Foster Denovo|News & blogs|Opinion|4 reasons why it can be risky to be too risk-averse with your wealth

4 reasons why it can be risky to be too risk-averse with your wealth

In recent months, the stress of the coronavirus pandemic has weighed heavily on people’s minds. Not only have we been worried about our own health and the wellbeing of our loved ones, but many Brits have also had to contend with greater social isolation.  

On top of this significant strain, the recent outbreak of war in Ukraine has also heightened many people’s anxieties. These events have had a major effect on the world around us and so it’s understandable that it has had a psychological impact on a large portion of the population. 

According to a study published in IFA Magazine, one-third of advised clients stated that they are now less tolerant to risk than they were prior to the pandemic.  

In such troubled times, it’s easy to worry about the value of your portfolio. However, taking too few risks can actually be more harmful for your long-term prospects than taking too many, so read on to find out four reasons why. 

1. Cash tends to grow more slowly  

If you’re too averse to risk, you may choose to hold a large portion of your wealth in cash, rather than investing it. While keeping some in an emergency fund can be useful, holding too much of it in this way can hurt your long-term prospects. 

Despite the Bank of England recently raising its base rate to 0.75%, interest rates on cash are still relatively low. This means that your wealth will grow very slowly if you hold a large portion of it in this way. 

Furthermore, rising inflation could erode the real value of your money. According to figures from the Office for National Statistics (ONS), the Consumer Price Index (CPI) rose to 6.2% in February 2022. 

However, according to data from Moneyfacts, as of 12th April, the highest interest rate for an easy-access saving account was just 1%. This means that money held in cash is losing its buying power over time. 

2.  You could miss valuable opportunities 

Another issue with being too averse to risk is that you could progress towards your financial goals more slowly, due to missing out on valuable opportunities. 

For example, you may choose to prioritise “safer” investments, such as corporate bonds or gilts. While these might present a very low risk to you, they might not give you a very strong return. If your wealth grows too slowly, you may be forced to reassess your long-term plans, such as delaying your life goals.  

While lower-risk investments, such as bonds, can have a place within any well-balanced portfolio, if you rely on them too heavily, it can affect your financial plans. 

3. Rising inflation means that real returns are lower 

As we mentioned earlier, figures from the ONS show that the CPI rose to 6.2% in February 2022. This is a problem as not only does inflation affect the wealth you hold in cash, but it can also affect your investments. 

Even if your investments are showing good growth, a high rate of inflation may mean that their real value isn’t increasing by as much as you might think. For example, if an investment rises in value by 5%, but at the same time there is inflation of 4.5%, then it has only grown in real terms by a small amount.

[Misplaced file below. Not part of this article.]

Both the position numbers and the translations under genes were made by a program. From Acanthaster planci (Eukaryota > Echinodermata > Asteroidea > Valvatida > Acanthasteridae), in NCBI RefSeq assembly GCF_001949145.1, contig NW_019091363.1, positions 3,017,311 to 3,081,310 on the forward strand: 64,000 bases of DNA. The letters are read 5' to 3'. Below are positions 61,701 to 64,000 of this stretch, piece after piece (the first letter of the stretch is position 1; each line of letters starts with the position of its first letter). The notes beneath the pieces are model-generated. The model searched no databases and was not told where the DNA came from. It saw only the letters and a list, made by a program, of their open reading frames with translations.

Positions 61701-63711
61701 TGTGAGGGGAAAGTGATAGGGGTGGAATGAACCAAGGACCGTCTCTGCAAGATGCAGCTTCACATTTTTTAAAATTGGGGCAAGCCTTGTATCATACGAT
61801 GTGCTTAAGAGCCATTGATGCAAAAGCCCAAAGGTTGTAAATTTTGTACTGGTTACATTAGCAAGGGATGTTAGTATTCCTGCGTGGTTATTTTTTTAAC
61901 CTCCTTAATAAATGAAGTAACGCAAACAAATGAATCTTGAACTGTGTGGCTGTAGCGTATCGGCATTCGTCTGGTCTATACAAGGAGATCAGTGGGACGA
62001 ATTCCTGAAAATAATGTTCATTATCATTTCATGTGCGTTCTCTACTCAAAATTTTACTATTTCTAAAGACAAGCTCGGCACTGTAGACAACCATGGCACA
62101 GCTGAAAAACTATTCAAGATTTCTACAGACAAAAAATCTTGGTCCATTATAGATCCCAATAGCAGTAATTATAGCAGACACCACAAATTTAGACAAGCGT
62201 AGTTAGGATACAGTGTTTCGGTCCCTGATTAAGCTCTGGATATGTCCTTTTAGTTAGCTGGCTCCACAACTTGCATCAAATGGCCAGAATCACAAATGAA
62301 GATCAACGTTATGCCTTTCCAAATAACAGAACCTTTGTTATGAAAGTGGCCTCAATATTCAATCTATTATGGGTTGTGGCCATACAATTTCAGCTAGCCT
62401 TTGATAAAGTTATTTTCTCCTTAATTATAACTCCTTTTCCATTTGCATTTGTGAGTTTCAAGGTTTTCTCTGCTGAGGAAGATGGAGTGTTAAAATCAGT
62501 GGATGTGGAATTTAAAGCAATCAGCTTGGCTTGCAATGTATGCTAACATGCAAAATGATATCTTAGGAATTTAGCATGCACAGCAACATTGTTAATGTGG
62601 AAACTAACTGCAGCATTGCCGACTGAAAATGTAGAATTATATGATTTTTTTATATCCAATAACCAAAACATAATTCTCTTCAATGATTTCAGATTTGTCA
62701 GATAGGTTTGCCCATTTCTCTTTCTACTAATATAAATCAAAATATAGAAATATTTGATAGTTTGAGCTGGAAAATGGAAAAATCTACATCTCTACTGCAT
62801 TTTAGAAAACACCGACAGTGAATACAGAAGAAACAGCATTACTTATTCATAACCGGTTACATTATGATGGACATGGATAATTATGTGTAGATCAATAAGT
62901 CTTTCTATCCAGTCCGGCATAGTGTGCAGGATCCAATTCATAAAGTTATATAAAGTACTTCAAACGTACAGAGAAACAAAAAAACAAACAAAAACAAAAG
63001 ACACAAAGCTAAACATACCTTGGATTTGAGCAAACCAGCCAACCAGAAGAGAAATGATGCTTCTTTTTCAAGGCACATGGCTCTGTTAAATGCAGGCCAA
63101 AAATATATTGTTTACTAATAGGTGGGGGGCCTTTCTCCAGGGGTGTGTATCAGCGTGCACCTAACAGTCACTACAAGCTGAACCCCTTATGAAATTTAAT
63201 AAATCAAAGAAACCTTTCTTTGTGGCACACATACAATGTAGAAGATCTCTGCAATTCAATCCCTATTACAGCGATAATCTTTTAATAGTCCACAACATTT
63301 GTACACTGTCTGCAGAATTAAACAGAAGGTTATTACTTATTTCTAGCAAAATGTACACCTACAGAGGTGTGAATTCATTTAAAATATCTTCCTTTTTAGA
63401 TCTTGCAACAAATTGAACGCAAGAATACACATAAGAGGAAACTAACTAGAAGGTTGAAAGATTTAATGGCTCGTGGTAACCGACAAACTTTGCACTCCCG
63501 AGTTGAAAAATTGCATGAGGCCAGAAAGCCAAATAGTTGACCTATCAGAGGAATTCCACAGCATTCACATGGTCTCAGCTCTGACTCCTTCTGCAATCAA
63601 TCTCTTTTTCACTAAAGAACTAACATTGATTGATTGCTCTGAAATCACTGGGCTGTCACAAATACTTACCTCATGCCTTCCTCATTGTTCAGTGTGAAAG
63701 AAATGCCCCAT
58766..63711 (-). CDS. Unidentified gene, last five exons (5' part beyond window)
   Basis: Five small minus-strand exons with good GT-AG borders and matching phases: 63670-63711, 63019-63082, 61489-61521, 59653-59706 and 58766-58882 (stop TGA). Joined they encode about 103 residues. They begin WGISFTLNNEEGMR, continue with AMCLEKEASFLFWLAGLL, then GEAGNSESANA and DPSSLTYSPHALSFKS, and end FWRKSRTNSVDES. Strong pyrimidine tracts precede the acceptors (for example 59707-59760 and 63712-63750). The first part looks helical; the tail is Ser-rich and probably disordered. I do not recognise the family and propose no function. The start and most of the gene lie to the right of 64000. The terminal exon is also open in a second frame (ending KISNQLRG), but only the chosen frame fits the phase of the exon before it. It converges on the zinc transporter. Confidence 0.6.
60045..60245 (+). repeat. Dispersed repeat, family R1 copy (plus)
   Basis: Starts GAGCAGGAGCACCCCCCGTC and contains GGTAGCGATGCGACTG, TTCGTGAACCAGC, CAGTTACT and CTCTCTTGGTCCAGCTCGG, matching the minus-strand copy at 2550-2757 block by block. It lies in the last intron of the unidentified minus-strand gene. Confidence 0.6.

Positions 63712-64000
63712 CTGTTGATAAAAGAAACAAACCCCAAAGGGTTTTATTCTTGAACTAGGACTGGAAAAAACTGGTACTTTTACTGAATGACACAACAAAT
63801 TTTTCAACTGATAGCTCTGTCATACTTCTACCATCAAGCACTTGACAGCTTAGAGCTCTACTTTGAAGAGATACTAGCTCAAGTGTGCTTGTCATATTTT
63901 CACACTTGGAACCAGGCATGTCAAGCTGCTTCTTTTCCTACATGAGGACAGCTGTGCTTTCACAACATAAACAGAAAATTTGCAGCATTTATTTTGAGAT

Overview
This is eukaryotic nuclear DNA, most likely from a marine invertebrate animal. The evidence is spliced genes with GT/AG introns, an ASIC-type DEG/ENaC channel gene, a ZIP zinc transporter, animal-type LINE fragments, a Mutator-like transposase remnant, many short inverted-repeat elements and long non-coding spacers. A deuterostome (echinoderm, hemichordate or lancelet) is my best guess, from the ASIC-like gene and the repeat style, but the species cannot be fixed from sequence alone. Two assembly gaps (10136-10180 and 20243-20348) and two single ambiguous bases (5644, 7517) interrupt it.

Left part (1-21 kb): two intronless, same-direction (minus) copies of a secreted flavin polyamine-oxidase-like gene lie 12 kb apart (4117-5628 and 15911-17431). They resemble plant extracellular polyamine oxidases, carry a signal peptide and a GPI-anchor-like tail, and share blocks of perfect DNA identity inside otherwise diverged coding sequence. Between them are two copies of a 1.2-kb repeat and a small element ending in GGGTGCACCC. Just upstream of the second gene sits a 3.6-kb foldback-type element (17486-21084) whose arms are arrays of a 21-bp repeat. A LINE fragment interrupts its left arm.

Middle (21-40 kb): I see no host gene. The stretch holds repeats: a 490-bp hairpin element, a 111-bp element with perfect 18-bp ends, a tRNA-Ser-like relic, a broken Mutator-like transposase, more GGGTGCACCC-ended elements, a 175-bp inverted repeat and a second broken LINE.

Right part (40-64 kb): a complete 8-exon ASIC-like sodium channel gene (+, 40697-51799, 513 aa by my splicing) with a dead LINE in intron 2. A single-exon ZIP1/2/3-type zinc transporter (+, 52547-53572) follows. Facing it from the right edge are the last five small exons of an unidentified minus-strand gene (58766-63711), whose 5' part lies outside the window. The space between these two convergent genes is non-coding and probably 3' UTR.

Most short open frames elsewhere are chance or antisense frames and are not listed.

Furthermore, if you aren’t exposing your wealth to enough risk, its growth may not keep up with the increase in prices. This means that over time, your money is losing its buying power. 

4. You may not have enough for a comfortable retirement 

After a life of hard work, retirement can be a great time to relax, put your feet up, and enjoy the fruits of your labours. You may already have thought about how you’d like to spend this chapter of your life, whether that’s taking long foreign holidays, mastering a hobby, or simply spending more time with loved ones. 

No matter how you choose to enjoy your retirement, it’s important that you have enough wealth to support your desired lifestyle in a sustainable way. This is why it’s important to build up your wealth effectively throughout your working life. 

In the long term, overreliance on low-risk investments could mean that your pensions don’t grow as effectively as you need them to. This could mean that you may not have enough to support your desired lifestyle when the time comes to retire. 

If you want to avoid this prospect, seeking professional financial advice can really benefit you. Working with a financial planner can help you to properly assess how much risk would be right for you, giving you peace of mind to know that you’re on track to reach your financial goals. 

Get in touch 

If you want to assess your tolerance to risk when investing, we can help. Please email us at or call us on 0330 332 7866 to speak to one of our team. 

Please note: 

The information within this article is for informational purposes only and should not be considered advice. We suggest you seek advice from an independent financial adviser. The value of your investment can go down as well as up and you may not get back the full amount you invested. Past performance is not a reliable indicator of future performance. 

A pension is a long-term investment. The fund value may fluctuate and can go down, which would have an impact on the level of pension benefits available. Your pension income could also be affected by the interest rates at the time you take your benefits. The tax implications of pension withdrawals will be based on your individual circumstances, tax legislation and regulation, which are subject to change in the future. 

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